Portal:Technology

The Technology Portal


Technology ("science of craft", from Greek τέχνη, techne, "art, skill, cunning of hand"; and -λογία, -logia) is the sum of techniques, skills, methods, and processes used in the production of goods or services or in the accomplishment of objectives, such as scientific investigation. Technology can be the knowledge of techniques, processes, and the like, or it can be embedded in machines to allow for operation without detailed knowledge of their workings. Systems (e. g. machines) applying technology by taking an input, changing it according to the system's use, and then producing an outcome are referred to as technology systems or technological systems.

The simplest form of technology is the development and use of basic tools. The prehistoric discovery of how to control fire and the later Neolithic Revolution increased the available sources of food, and the invention of the wheel helped humans to travel in and control their environment. Developments in historic times, including the printing press, the telephone, and the Internet, have lessened physical barriers to communication and allowed humans to interact freely on a global scale.

Technology has many effects. It has helped develop more advanced economies (including today's global economy) and has allowed the rise of a leisure class. Many technological processes produce unwanted by-products known as pollution and deplete natural resources to the detriment of Earth's environment. Innovations have always influenced the values of a society and raised new questions in the ethics of technology. Examples include the rise of the notion of efficiency in terms of human productivity, and the challenges of bioethics.

Philosophical debates have arisen over the use of technology, with disagreements over whether technology improves the human condition or worsens it. Neo-Luddism, anarcho-primitivism, and similar reactionary movements criticize the pervasiveness of technology, arguing that it harms the environment and alienates people; proponents of ideologies such as transhumanism and techno-progressivism view continued technological progress as beneficial to society and the human condition.

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mechanical filter
A mechanical filter is a signal processing filter usually used in place of an electronic filter at radio frequencies to allow a range of signal frequencies to pass, but to block others. The filter acts on mechanical vibrations. Transducers at the input and output of the filter convert the electrical signal into, and then back from, these mechanical vibrations. The mechanical elements obey mathematical functions which are identical to their corresponding electrical elements. Electrical theory has developed a large library of mathematical forms that produce useful filter frequency responses for use in the design of mechanical filters. Steel and nickeliron alloys are common materials for mechanical filter components. Resonators in the filter made from these materials need to be machined to precisely adjust their resonance frequency prior to final assembly. The high "quality factor", Q, that mechanical resonators can attain, far higher than that of an all-electrical LC circuit, made possible the construction of mechanical filters with excellent selectivity. Good selectivity, being important in radio receivers, made such filters highly attractive. Contemporary researchers are working on microelectromechanical filters, the mechanical devices corresponding to electronic integrated circuits.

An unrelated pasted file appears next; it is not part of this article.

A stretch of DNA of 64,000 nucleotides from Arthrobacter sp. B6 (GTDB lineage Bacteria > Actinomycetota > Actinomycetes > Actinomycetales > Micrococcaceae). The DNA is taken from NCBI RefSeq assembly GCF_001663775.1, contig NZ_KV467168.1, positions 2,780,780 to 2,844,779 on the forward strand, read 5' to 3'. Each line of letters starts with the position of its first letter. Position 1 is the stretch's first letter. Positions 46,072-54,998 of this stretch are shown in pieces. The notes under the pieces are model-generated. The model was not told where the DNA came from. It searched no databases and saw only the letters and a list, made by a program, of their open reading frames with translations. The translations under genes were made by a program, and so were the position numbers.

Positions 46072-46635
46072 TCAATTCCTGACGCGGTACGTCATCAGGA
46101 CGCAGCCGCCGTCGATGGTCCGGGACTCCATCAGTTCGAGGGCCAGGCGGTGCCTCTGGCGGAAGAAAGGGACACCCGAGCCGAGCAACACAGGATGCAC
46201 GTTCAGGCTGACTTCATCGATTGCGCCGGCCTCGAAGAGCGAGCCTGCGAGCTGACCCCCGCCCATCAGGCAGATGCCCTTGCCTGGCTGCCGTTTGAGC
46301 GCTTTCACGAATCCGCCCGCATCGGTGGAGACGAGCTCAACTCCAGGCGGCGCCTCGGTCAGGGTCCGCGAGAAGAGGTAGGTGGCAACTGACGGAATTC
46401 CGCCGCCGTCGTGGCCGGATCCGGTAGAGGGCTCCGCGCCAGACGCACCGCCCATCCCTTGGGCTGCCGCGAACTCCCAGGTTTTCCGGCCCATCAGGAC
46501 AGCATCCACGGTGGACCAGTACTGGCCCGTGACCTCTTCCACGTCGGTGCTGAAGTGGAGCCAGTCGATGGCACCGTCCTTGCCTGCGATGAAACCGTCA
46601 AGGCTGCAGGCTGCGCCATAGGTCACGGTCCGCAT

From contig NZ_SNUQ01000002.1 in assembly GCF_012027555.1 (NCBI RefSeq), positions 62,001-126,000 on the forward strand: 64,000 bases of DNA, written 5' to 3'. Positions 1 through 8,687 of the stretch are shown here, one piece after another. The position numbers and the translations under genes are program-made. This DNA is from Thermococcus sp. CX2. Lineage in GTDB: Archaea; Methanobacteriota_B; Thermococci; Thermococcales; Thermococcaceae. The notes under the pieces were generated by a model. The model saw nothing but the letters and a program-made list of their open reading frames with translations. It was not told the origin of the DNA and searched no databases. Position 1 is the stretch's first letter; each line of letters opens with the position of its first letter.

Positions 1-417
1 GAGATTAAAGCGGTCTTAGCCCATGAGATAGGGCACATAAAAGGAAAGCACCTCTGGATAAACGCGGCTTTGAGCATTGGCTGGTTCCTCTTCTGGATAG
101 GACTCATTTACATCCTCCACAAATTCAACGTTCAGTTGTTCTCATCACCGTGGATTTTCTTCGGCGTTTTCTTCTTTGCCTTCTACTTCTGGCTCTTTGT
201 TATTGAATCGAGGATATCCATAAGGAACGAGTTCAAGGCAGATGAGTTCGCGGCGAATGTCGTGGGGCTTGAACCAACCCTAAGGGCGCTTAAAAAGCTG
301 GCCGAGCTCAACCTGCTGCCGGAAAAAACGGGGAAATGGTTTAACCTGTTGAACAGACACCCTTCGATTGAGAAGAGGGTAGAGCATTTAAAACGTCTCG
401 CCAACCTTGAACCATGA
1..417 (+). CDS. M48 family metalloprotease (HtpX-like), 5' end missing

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Johannes Kepler
Johannes Kepler was a German Lutheran mathematician, astronomer and astrologer, and a key figure in the 17th century astronomical revolution. He is best known for his eponymous laws of planetary motion, codified by later astronomers based on his works Astronomia nova, Harmonices Mundi, and Epitome of Copernican Astronomy. Before Kepler, planets' paths were computed by combinations of the circular motions of the celestial orbs. After Kepler, astronomers shifted their attention from orbs to orbits—paths that could be represented mathematically as an ellipse. Kepler's laws also provided one of the foundations for Isaac Newton's theory of universal gravitation. During his career Kepler was a mathematics teacher at a Graz seminary school, an assistant to Tycho Brahe, the court mathematician to Emperor Rudolf II, a mathematics teacher in Linz, Austria, and an adviser to General Wallenstein. He also did fundamental work in the field of optics and helped to legitimize the telescopic discoveries of his contemporary Galileo Galilei.


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News

January 13, 2020 –
Visa Inc. purchases financial technology firm Plaid for US$5.3 billion, after it and Mastercard each invested US$250 million into the company last year. (Reuters)
January 13, 2020 – Houston Astros sign stealing scandal
Houston Astros general manager Jeff Luhnow and manager A. J. Hinch are suspended by Major League Baseball for the entire 2020 season after the league concludes its investigation into the team's illegal use of technology to steal signs during the team's championship 2017 season. They are also fired by the organization. (ESPN)

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Uses material from the Wikipedia article "Portal:Technology", released under the CC BY-SA 3.0 license.